The 2017-18 edition of the Campus Community Book Project — its 16th — will spotlight Redefining Realness: My Path to Womanhood, Identity, Love & So Much More.
Janet Mock’s 2014 book relays her personal experiences growing up multiracial and transgender, offering her perspective on the challenges she faced and how she achieved acceptance and self-realization. It was published by Atria Books, an imprint of Simon & Schuster.
“My ultimate goal with Redefining Realness is to stand firmly in my truth,” Mock wrote in the book. “I believe that telling our stories, first to ourselves and then to one another and the world, is a revolutionary act. It is an act that can be met with hostility, exclusion and violence. It can also lead to love, understanding, transcendence and community.”
Along the way, Mock earned a master’s degree in journalism from New York University, worked as an editor at People.com and produced HBO’s The Trans List.
Everyone in the community is encouraged to read her book and discuss it, and take part in related programs — lectures, workshops and the like — in the fall quarter and extending into winter quarter. The 2017-18 book project will culminate with Mock’s campus visit on Monday, Feb. 5, when she will participate in a free Forum@MC from 4 to 5 p.m. at the Mondavi Center for the Performing Arts, and give a talk at 8 that night in a ticketed event at the Mondavi Center.
A worthy project
The book selection process for 2017-18 began last summer with an invitation to the campus and greater community to nominate books on the theme of the “intersection of racial and LGBTQIA (lesbian, gay, bisexual, transgender, queer, intersex, asexual) identities.”
The selection committee began reviewing nominations in July 2016, looking for books that were compelling, thought-provoking, well-written, accessible and inviting to a diverse population, among other criteria.
“This is the first time we’ve had a book that specifically looks at the intersection of two major identities,” said selection committee member Rachel Hale, who is an academic advisor in the Psychology, Cognitive Science, Philosophy, Science and Technology Studies Program. “It’s important to look at how parts of our identities interact.”
The book project dates back to 2002 — established in the aftermath of the Sept. 11 terrorist attacks as a means of promoting dialogue and building community among people of diverse backgrounds. See all of the books, 2002-03 to 2017-18.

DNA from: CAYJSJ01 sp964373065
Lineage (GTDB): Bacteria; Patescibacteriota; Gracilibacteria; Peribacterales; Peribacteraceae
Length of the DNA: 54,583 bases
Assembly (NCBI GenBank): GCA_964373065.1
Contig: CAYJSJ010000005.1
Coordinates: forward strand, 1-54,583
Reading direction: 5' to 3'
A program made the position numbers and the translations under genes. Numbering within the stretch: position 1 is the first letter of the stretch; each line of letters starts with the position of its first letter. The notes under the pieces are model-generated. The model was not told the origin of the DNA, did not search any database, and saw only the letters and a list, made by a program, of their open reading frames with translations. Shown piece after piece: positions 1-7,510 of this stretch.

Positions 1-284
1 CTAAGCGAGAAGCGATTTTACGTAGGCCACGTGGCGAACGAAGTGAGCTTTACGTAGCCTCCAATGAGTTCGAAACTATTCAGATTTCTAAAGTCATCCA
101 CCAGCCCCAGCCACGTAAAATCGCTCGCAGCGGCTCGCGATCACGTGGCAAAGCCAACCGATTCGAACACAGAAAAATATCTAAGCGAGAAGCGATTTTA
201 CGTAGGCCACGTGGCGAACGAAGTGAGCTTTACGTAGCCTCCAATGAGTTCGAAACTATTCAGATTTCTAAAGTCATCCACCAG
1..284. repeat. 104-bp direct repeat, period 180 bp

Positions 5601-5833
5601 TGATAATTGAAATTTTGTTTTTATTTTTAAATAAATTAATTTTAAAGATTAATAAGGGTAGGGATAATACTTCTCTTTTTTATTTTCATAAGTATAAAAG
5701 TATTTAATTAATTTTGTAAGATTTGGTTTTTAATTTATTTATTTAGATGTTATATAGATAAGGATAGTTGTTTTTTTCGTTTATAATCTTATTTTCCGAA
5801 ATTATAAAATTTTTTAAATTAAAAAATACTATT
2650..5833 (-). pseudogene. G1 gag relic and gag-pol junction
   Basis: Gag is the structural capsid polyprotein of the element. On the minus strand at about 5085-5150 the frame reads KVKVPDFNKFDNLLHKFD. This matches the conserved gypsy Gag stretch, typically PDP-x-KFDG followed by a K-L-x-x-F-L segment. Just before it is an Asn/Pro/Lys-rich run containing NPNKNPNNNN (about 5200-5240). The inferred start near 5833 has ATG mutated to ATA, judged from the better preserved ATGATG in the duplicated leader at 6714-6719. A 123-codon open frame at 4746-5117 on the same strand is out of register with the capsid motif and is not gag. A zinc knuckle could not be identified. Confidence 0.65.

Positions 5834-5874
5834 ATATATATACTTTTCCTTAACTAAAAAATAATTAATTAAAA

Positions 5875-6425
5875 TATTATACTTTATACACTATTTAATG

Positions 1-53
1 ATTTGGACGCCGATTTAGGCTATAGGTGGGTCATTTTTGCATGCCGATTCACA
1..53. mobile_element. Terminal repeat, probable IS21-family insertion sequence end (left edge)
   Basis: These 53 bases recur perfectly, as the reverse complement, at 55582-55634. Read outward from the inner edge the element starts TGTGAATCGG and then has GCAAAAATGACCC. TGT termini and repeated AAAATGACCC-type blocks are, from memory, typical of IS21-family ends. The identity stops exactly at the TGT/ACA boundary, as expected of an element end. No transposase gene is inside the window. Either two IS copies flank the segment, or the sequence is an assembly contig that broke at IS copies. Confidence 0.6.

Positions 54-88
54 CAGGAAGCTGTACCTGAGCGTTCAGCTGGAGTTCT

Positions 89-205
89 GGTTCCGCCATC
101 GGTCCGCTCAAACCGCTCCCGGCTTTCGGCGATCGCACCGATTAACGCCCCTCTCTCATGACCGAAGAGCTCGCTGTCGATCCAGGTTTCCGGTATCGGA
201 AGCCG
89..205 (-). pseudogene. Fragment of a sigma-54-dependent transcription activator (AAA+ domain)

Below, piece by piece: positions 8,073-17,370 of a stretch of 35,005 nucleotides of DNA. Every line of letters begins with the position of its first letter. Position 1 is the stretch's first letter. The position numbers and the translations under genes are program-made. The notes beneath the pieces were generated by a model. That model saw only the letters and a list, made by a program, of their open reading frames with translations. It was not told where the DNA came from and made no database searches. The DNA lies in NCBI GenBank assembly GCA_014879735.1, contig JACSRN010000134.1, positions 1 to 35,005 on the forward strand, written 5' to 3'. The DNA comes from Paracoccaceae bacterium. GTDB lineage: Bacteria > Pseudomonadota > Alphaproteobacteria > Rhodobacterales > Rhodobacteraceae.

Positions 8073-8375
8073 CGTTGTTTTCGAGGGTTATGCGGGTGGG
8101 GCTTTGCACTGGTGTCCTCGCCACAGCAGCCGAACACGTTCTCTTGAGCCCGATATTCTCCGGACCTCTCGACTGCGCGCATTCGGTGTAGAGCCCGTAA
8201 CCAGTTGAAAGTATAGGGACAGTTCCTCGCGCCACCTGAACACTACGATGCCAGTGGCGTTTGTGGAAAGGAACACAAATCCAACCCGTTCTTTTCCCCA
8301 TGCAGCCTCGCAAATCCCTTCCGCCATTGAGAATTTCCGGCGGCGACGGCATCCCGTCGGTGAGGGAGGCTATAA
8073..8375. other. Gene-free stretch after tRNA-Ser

Another committee is tasked with programming the lectures, workshops, panels and other events that will accompany the featured book. This year’s planning committee is now being formed — and all members of the campus and greater community are invited to participate; contact the book project planning coordinator, Megan Macklin, by email.
In addition, instructors are encouraged to integrate the featured book into undergraduate coursework, including First-Year Seminars, the University Writing Program and Workload English.
An easy choice
For their part, selection committee members said Mock was the clear winner based on this year’s theme. And though her story may be foreign to some readers, the general message of self-discovery and acceptance will be familiar.
“I think her message will resonate with a lot of students who are interested in gender neutral or gender fluidity [topics] these days,” said Sharon McDonell, a retired staff member who was part of the selection committee. “She can discuss that in terms that anyone in the audience will be able to remember and understand. She’s not going to talk above people. She’s going to be talking to them.”
Jeff Magnin, a continuing lecturer in the University Writing Program, added that Mock’s well-written prose and insight made her a standout among the other nominated books.
“It was the best book that could make an experience that may be unlike your own accessible and understandable,” Magnin said. “She humanized an experience that most readers will not have had themselves.”
He is not alone in his praise for Mock. Since the book came out in 2014, it has been a New York Times bestseller and a finalist for the annual Lambda Literary Awards, which celebrate LGBTQ books.
Her book is acclaimed for offering an unflinching glimpse into her journey, though she makes no claims to speak for anyone else.
“There is no universal women’s experience,” Mock wrote in Redefining Realness. “We all have stories, and this is one personal narrative out of untold thousands, and I am aware of the privilege I hold in telling my story.”
Her second book, Surpassing Certainty: What My Twenties Taught Me, debuted today (June 13).